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Cameco Corp. (TSX:CCO)(NYSE:CCJ) continues to struggle with a weak uranium market, and investors are wondering how long the company can hold out.
Let’s take a look at the current situation to see if Cameco should be in your portfolio.
At the start of 2011, uranium sold for US$70 per pound, and Cameco’s stock fetched about $40 per share.
Then the tsunami hit the coast of Japan, and everything changed.
The Fukushima nuclear disaster forced Japan to shut down its entire fleet of nuclear reactors, and many countries put their nuclear energy programs on pause.
As a result, uranium spot prices went into a tailspin, falling below US$20 per pound last year. At the time of writing, the spot price is about US$26.50 per pound, and shares of Cameco are trading below $14.
Japan is working hard to get its reactors back in service, but operational and legal challenges have delayed the process. Only five of the country’s 48 operable reactors have resumed commercial operations, although several more have received approval and could restart next year.
Cameco is caught up in a nasty battle with the Canada Revenue Agency over taxes owed on income generated through a foreign subsidiary. The first round of the process has worked its way through the court and a decision is expected in the next six to 18 months.
If Cameco loses the case, it could be on the hook for more than $2 billion in penalties and taxes.
Cameco reported a Q3 net loss of $124 million and an adjusted net loss of $50 million. Lower average realized prices hit margins, and the loss of revenue from a disputed contract also hurt the company’s results.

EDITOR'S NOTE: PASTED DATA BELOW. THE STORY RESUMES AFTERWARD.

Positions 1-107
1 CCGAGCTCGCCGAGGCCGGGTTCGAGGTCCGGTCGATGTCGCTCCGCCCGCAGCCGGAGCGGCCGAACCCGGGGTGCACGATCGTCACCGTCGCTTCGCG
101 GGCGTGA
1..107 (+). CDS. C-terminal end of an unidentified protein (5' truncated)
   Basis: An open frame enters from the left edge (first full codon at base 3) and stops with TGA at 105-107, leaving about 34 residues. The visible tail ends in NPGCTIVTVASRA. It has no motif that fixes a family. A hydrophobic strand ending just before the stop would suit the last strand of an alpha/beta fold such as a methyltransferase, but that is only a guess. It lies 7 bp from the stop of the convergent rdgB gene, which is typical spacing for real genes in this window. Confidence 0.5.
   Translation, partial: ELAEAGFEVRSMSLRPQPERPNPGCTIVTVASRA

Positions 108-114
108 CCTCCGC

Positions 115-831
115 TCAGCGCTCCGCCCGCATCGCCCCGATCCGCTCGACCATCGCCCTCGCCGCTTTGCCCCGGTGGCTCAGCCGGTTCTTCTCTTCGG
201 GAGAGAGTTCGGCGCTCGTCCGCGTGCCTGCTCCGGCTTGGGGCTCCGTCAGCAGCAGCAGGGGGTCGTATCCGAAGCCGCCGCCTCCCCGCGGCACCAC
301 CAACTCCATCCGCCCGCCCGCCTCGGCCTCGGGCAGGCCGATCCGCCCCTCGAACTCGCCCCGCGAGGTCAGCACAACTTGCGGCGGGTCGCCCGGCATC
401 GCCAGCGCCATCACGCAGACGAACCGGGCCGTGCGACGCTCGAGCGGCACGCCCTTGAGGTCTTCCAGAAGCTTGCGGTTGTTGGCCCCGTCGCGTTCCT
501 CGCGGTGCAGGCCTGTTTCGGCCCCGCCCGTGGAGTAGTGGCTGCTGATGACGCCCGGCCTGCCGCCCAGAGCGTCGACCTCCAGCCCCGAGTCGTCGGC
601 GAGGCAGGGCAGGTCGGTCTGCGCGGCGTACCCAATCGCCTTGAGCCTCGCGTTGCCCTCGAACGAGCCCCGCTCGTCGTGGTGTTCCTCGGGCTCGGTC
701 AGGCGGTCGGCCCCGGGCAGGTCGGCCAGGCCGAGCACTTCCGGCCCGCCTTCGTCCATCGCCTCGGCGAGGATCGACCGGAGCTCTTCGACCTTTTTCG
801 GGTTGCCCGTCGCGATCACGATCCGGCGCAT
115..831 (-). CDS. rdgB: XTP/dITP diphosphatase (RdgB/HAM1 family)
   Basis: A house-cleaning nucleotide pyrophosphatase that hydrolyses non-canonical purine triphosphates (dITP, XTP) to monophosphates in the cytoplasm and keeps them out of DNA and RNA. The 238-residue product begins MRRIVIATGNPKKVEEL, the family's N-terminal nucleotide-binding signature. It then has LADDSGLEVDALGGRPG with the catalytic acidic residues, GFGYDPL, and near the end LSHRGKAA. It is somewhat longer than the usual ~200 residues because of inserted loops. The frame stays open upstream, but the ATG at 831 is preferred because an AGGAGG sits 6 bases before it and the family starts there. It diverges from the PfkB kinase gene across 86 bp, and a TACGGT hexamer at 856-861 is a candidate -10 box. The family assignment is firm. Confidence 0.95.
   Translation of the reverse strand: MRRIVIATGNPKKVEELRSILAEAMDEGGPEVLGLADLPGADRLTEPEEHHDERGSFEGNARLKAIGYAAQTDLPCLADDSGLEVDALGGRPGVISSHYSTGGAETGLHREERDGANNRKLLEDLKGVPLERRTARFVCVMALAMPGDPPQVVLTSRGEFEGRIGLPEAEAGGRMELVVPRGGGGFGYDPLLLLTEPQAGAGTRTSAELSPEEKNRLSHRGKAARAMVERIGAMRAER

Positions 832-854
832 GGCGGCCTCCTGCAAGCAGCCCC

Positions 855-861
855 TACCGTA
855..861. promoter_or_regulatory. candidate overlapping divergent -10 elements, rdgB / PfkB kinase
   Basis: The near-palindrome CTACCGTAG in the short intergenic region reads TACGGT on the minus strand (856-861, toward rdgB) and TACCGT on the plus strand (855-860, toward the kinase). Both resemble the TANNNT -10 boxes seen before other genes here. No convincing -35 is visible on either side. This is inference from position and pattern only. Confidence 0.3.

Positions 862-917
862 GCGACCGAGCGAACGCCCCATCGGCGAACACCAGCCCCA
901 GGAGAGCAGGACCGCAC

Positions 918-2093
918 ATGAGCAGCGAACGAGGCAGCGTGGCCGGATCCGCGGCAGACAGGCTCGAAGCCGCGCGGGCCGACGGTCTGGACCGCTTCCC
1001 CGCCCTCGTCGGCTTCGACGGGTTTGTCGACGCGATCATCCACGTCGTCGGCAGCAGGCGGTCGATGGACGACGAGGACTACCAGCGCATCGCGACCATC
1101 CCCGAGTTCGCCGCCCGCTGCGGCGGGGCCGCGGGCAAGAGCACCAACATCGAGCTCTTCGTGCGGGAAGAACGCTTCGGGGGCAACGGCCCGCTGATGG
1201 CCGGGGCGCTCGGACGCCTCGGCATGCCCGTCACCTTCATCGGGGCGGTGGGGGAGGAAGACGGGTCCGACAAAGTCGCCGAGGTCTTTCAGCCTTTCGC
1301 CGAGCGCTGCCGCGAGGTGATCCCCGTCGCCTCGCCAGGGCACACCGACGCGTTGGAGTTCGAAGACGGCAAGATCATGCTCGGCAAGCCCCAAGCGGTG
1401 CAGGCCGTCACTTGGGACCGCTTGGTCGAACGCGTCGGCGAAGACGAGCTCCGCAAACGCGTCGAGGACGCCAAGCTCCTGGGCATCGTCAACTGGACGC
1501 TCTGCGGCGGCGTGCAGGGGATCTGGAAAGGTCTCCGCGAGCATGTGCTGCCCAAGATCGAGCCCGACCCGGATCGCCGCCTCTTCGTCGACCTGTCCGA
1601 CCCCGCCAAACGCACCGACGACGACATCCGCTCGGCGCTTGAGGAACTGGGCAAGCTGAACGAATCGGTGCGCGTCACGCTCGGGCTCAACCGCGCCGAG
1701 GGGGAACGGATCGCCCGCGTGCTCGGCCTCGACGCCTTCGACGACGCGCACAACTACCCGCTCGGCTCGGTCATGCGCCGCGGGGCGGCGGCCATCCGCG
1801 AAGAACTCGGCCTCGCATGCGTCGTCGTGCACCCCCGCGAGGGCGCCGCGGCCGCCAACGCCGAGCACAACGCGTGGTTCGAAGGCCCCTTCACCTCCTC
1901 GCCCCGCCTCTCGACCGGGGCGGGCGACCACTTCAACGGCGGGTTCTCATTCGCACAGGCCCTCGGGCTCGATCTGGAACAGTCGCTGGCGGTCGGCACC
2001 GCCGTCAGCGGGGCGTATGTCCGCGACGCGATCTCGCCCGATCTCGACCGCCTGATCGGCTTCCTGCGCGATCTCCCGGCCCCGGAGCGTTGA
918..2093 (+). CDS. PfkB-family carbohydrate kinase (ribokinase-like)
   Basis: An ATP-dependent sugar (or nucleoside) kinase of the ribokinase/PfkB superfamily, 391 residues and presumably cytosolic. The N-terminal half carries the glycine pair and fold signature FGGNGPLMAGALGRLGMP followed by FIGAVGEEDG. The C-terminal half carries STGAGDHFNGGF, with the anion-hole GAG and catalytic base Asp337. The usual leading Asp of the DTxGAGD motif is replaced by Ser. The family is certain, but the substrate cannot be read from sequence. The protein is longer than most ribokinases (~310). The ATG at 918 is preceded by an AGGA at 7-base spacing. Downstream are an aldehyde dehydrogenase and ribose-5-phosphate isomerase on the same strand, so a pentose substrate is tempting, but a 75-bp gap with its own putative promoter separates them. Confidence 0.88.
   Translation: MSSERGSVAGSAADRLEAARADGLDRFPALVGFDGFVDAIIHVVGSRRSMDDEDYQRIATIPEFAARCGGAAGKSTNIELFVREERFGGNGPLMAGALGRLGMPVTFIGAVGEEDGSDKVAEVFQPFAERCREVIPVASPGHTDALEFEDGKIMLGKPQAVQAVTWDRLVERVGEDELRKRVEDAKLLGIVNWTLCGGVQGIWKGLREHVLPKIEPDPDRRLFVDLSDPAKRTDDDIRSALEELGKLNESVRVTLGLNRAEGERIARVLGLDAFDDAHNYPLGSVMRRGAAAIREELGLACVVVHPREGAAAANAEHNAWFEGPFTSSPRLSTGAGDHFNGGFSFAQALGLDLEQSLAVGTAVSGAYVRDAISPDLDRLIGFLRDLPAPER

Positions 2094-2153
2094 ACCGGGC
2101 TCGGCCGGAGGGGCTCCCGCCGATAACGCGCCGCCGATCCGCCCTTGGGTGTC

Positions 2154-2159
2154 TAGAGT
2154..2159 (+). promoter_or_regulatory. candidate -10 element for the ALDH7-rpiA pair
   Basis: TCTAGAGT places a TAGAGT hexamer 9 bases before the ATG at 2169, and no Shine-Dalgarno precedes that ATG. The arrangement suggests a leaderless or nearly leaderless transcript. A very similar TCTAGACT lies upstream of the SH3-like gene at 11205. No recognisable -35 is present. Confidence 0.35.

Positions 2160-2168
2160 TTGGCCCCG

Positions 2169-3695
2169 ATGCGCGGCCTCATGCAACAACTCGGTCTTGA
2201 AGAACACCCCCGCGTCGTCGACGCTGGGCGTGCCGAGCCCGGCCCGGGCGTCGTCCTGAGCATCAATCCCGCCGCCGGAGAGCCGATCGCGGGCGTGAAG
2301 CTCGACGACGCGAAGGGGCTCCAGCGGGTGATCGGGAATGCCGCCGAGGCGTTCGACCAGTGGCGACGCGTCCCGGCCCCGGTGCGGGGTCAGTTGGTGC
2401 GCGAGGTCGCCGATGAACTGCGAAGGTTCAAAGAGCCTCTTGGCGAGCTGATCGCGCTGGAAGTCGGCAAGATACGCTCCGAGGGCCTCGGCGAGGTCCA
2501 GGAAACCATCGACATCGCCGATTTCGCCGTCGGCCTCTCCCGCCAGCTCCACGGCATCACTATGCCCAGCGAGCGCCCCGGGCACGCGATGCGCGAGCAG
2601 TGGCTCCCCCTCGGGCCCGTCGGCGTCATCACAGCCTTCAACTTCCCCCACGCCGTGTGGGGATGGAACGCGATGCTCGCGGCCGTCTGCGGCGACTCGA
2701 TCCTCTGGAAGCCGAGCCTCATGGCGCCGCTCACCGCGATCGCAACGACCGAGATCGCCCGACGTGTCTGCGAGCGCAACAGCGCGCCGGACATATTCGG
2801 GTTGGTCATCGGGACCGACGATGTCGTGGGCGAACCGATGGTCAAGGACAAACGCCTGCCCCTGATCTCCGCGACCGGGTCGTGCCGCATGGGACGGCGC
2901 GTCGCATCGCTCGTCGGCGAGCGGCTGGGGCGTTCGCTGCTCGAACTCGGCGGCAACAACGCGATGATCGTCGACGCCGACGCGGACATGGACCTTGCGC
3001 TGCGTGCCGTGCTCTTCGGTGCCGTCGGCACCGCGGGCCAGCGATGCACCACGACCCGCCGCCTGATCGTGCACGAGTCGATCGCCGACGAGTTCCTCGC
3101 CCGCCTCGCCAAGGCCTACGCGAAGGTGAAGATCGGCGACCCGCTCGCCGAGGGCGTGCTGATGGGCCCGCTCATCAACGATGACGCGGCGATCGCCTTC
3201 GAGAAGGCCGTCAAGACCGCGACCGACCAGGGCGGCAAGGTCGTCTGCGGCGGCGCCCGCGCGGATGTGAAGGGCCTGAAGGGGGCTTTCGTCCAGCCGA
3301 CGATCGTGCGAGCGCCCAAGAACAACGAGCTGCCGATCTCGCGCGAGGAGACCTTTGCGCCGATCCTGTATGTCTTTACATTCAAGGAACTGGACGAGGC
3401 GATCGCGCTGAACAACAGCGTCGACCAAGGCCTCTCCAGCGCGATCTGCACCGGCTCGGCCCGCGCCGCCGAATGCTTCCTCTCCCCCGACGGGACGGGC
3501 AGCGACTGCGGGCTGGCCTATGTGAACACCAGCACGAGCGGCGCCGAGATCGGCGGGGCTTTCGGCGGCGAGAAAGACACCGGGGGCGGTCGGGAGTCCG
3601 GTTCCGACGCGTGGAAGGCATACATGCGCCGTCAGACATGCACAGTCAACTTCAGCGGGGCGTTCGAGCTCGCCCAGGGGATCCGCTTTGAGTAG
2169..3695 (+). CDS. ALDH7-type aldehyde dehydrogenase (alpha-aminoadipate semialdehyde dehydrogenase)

Shortly after the Q3 numbers came out, Cameco announced a major cut to the dividend. The company has reduced the annualized payout from $0.40 per share to $0.08.
The company has also decided to suspend production at its McArthur River mine and Key Lake milling operation.
Will Cameco survive?
The near-term situation looks bleak, but Cameco should make it through the downturn. The company owns some of the richest uranium reserves on the planet and is a low-cost producer.
Uranium prices have started to recover as a result of production cuts by Cameco and other producers, and while the company anticipates difficult times continuing in the near term, the industry should recover.
Japan’s restarts are expected to ramp up in the next few years, and more than 50 new reactors are under construction around the globe.
One report says annual uranium demand could increase 50% by 2030.
Should you buy?
At some point, the uranium market might actually find itself in a shortage situation, and if that happens, Cameco will likely surge.
That said, there probably isn’t a rush to buy the stock today. The recent jump in uranium prices might turn out to be another head fake, and Cameco remains a risky bet until the CRA case is resolved.
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fool contributor Andrew Walker has no position in any stock mentioned.